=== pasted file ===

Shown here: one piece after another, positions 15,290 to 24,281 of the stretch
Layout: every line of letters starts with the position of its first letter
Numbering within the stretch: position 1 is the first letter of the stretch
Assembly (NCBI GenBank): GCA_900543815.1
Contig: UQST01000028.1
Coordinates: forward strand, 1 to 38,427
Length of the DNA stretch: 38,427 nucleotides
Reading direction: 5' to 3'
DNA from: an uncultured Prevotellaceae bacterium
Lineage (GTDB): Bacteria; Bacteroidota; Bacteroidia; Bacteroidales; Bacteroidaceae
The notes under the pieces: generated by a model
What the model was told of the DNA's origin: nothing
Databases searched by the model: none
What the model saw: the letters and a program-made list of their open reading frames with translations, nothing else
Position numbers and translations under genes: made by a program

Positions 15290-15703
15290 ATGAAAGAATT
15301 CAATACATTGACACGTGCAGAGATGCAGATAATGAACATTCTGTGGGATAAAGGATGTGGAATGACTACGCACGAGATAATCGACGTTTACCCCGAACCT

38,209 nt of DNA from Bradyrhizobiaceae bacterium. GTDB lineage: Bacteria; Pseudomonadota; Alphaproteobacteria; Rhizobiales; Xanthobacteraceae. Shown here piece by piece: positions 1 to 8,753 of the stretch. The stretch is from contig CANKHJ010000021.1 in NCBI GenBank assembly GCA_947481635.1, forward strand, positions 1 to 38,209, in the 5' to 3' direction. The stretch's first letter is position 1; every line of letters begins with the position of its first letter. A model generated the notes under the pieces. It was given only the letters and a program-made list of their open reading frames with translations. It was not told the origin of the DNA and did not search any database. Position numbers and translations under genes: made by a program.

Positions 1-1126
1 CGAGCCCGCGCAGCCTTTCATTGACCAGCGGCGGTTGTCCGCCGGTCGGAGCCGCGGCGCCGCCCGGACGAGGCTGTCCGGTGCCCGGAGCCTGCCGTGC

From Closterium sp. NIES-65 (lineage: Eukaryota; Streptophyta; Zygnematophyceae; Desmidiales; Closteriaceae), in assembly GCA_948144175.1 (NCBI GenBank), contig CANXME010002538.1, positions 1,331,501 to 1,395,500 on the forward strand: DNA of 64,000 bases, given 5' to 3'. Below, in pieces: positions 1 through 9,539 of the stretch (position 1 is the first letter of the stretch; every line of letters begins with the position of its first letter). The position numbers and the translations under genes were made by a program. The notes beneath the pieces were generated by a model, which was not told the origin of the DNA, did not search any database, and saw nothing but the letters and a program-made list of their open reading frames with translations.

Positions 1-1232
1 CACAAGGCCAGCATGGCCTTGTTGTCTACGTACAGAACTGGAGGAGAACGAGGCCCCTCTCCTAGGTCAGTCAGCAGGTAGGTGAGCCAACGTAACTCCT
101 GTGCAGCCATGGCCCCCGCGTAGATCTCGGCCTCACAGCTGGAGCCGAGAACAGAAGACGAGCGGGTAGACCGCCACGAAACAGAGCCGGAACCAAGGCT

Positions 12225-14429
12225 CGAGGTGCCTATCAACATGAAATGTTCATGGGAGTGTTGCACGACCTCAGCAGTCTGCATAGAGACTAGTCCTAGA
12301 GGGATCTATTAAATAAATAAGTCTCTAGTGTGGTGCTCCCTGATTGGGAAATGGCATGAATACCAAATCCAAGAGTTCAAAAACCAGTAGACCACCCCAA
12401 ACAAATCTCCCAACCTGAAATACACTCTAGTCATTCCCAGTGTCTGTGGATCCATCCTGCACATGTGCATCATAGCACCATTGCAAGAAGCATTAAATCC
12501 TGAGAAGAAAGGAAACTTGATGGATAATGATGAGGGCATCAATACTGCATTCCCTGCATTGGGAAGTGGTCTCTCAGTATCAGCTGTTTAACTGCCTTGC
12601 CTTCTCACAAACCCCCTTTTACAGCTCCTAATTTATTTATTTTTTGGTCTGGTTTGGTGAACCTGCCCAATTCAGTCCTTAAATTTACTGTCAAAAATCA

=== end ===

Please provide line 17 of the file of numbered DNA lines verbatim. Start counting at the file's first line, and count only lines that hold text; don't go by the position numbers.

15290 ATGAAAGAATT